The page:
Florist Who Denied Flowers For Same-Sex Wedding Files Countersuit

Tayla Holman

Barronelle Stutzman, a Washington florist who refused to supply flowers for a same-sex wedding, has filed a countersuit claiming that her religious freedoms gives her the right to deny service.

Stutzman, who owns Arlene's Flowers in Richland, was sued by Bob Ferguson, the state attorney general, as well as the American Civil Liberties Union, when she told a long-time customer that her "relationship with Jesus Christ" wouldn't allow her to provide flowers for his wedding.

The men at the center of the case, Robert Ingersoll and his partner Curt Freed, have been buying flowers from Stutzman for nearly a decade. When Stutzman told Ingersoll that she wouldn't be supplying the flowers for their wedding, she thought the case was closed. But after the couple posted about her refusal, Ferguson filed a consumer protection lawsuit against her.

Weeks after Ferguson's lawsuit, a Republican senator introduced a bill that would allow businesses the right to deny services or goods if they felt the action was contrary to their "sincerely held religious beliefs, philosophical beliefs, or matters of conscience." The bill was introduced as a response to the ACLU's lawsuit against Stutzman.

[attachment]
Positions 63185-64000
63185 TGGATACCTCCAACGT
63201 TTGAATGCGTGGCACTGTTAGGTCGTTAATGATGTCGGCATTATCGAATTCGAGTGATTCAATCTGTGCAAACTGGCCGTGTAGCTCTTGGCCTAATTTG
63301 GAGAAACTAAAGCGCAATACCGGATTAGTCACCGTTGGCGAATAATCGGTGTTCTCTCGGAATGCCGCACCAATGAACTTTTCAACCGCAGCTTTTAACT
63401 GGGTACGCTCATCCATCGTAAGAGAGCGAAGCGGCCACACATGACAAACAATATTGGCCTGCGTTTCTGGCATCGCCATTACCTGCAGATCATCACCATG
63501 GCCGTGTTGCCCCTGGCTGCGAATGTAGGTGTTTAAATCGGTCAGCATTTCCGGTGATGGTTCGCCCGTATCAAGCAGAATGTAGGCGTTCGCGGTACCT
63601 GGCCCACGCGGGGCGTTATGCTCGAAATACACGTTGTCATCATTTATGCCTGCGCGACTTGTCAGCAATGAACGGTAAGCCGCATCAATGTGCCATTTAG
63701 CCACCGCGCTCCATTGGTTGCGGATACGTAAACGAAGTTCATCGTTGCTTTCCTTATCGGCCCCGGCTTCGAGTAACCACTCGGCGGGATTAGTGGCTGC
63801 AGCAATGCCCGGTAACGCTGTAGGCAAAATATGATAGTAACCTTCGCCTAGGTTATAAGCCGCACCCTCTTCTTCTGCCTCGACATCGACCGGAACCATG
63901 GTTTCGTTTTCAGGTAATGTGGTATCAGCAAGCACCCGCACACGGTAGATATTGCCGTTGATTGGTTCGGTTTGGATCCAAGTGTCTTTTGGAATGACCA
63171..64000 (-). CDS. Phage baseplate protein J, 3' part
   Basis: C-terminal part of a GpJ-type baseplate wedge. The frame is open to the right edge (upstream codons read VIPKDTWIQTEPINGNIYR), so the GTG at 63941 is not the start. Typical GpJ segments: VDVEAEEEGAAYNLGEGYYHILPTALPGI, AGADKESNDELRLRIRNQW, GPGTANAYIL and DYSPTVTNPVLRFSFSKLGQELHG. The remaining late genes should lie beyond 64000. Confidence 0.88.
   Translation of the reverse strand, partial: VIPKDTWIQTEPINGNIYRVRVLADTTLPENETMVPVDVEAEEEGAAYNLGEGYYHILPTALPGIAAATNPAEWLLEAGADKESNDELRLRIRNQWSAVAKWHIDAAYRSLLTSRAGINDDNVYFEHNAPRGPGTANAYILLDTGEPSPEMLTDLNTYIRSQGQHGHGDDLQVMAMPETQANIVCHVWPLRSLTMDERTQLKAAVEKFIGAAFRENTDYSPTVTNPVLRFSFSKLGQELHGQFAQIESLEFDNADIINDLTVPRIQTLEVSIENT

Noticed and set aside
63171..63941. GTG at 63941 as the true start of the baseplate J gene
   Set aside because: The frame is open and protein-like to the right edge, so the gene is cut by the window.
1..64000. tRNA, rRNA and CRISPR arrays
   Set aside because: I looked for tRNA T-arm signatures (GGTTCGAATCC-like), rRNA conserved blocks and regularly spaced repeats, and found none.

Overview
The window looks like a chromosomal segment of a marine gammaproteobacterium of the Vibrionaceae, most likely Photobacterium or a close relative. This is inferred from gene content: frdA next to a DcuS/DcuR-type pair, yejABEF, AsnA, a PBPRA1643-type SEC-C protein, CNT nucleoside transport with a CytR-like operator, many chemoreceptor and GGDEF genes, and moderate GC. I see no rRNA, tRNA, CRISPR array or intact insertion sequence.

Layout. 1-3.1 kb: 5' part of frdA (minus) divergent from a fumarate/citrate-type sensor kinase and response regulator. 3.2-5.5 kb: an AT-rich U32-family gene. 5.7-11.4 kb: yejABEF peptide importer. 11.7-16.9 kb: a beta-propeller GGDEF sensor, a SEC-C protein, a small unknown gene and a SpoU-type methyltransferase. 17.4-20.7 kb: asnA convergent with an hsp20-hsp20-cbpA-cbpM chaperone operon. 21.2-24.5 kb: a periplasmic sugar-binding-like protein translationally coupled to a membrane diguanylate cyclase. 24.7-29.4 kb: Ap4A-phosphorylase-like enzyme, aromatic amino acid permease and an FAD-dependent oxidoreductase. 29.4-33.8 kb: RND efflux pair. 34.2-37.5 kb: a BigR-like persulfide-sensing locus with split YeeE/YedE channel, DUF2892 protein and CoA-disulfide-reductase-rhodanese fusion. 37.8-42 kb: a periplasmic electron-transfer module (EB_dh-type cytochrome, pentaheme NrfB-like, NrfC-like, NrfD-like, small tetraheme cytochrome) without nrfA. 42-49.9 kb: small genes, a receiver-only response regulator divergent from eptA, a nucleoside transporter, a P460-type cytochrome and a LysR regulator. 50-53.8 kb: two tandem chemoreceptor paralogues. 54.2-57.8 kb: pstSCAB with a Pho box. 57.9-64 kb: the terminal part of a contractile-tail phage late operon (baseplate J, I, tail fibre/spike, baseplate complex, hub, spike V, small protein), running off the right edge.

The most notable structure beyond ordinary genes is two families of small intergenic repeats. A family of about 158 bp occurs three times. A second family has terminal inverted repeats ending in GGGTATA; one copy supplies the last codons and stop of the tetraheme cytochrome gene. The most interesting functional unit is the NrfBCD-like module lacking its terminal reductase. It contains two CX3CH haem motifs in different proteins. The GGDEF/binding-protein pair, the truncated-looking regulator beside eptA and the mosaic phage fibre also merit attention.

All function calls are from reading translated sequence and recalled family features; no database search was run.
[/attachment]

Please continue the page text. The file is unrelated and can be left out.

Stutzman is now filing her own lawsuit, saying that she has hired openly gay employees and has served gay clients, but that she will not provide flowers for gay marriages because of her religious beliefs. The suit was filed on her behalf by the Alliance Defending Freedom, an organization that advocates "for religious liberty, the sanctity of life, and marriage and family."

The lawsuit says that, because of Stutzman's Christian faith, "she cannot as a matter of conscience participate in or facilitate a same-sex wedding." The suit also claims that Stutzman's 1st Amendment rights are being violated by trying to force her to provide for same-sex weddings.

"Everyone knows that plenty of florists are willing to assist in same-sex ceremonies, so the state has no reason to force Barronelle to violate her deeply held beliefs," the alliance's senior legal counsel Dale Schowengerdt said.

Do you think Barronelle Stutzman should be allowed to deny service for religious reasons? If so, should she stop serving gay clients altogether?